Grafetee being used by law enforcement in Finland is not the first time a mobile or social tool has been adopted to improve things, but the App does have some unique features which make this story more interesting. The Poliisi can use Grafeteeâ€™s characteristic location-based interactive map, and particularly the notification and bookmarking aspects, for getting information about crime, traffic hazards, and especially for being there when urgency and accuracy of detail counts. Short story here being, Grafeteeâ€™s interactive map operates in â€œreal timeâ€ â€“ and users (citizens) can add images to the locations, describe what happens, share with others anonymously if desired, and so much more.
That’s because anyone can use Grafetee anonymously – no need to sign up or connect a Facebook account. A few taps of the screen and a crime can be reported, or the Police can input data the public needs to know in real time too. Think of all the uses Grafetee users on both ends can squeeze out of a little Finnish smart app.
Thereâ€™s a mobile version, Android or iOS, and a web version on, lahivinkki.com, for anyone interested in testing the latest version. Also, another aspect of Grafeteeâ€™s individuality is the ability for businesses to add their places, events, and even web locations via a browser bookmarklet. On top of the Foursquare, Wikipedia, and Yelp pins you can already use on the map, there are also now many local businesses and even websites tied into the Grafetee way of smart things.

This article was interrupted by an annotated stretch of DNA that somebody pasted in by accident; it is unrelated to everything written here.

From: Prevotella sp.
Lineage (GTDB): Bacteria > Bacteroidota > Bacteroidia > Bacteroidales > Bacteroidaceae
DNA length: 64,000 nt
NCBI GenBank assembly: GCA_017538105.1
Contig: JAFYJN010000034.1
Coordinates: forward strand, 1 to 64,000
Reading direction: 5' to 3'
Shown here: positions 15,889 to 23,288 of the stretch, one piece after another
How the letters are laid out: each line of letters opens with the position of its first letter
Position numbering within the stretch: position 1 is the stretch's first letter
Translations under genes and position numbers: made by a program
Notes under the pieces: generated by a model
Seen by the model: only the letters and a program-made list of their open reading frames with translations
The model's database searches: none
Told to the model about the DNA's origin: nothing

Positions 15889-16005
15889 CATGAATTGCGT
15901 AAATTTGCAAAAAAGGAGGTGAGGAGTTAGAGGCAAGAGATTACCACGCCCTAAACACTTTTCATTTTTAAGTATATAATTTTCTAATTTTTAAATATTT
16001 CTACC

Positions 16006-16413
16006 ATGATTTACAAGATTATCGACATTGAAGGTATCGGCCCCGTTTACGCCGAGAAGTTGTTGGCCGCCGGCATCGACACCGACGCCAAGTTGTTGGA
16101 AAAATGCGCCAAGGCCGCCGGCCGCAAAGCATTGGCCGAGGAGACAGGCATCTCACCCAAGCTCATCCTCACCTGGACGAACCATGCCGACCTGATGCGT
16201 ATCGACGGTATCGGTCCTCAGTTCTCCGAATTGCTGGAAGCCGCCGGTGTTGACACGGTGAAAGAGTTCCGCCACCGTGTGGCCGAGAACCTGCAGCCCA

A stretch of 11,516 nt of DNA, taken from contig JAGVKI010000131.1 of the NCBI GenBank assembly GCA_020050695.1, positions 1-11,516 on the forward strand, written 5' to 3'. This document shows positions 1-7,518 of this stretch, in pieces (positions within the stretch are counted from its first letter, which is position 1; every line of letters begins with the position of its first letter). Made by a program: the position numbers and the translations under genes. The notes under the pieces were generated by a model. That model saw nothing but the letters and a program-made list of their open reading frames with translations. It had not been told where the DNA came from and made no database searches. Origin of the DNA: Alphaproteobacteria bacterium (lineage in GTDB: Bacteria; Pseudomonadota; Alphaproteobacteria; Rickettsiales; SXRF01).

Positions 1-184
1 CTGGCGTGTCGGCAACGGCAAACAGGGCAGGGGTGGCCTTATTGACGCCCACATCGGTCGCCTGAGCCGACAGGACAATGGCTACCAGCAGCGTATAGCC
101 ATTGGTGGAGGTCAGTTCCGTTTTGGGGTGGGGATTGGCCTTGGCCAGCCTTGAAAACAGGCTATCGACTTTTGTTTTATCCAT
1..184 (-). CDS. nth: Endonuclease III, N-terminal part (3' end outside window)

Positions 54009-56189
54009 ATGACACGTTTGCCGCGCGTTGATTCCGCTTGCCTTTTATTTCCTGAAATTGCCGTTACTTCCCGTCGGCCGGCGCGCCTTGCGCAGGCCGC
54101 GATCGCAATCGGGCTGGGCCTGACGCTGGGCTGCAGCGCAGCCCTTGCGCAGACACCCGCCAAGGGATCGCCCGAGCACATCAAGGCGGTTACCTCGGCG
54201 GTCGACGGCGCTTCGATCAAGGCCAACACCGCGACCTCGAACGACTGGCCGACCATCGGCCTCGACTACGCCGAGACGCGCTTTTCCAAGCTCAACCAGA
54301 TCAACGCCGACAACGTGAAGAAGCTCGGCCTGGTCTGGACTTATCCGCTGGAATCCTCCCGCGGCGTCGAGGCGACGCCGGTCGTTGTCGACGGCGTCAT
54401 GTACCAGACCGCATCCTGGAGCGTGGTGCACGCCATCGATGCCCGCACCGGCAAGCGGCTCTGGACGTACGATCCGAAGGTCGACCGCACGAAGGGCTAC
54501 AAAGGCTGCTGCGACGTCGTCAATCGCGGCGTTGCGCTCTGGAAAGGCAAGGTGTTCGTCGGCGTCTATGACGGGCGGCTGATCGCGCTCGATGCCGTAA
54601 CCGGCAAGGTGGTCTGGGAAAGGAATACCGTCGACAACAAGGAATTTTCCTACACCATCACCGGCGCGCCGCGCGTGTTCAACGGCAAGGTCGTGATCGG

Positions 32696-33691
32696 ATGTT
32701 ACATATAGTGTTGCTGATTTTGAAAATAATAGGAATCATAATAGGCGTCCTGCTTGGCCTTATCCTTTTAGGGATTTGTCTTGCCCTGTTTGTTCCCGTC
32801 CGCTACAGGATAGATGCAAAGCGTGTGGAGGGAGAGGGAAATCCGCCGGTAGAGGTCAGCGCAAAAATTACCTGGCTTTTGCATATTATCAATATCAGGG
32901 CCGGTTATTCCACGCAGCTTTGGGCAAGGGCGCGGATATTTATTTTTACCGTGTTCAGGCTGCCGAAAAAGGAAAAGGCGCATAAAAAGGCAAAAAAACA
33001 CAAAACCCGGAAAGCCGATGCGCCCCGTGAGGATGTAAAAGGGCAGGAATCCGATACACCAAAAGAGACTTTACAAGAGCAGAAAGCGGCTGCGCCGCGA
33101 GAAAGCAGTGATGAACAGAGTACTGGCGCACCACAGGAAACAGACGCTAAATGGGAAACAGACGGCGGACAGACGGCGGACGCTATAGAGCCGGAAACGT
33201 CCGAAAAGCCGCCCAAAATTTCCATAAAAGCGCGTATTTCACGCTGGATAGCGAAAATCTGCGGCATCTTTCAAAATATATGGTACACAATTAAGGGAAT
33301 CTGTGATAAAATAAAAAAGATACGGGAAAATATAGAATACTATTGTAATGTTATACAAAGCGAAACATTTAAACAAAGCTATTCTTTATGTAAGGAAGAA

Grafetee, or should that be â€œGraffitiâ€, seems like one of those simple little tools that ends up being widely accepted. Just like street artists express themselves via murals, now everyone can put a name on just about anything, even a potential crime. Letâ€™s see how fast other government agencies and businesses hop on board with special uses. Interesting stuff, huh?
The Games Artists Play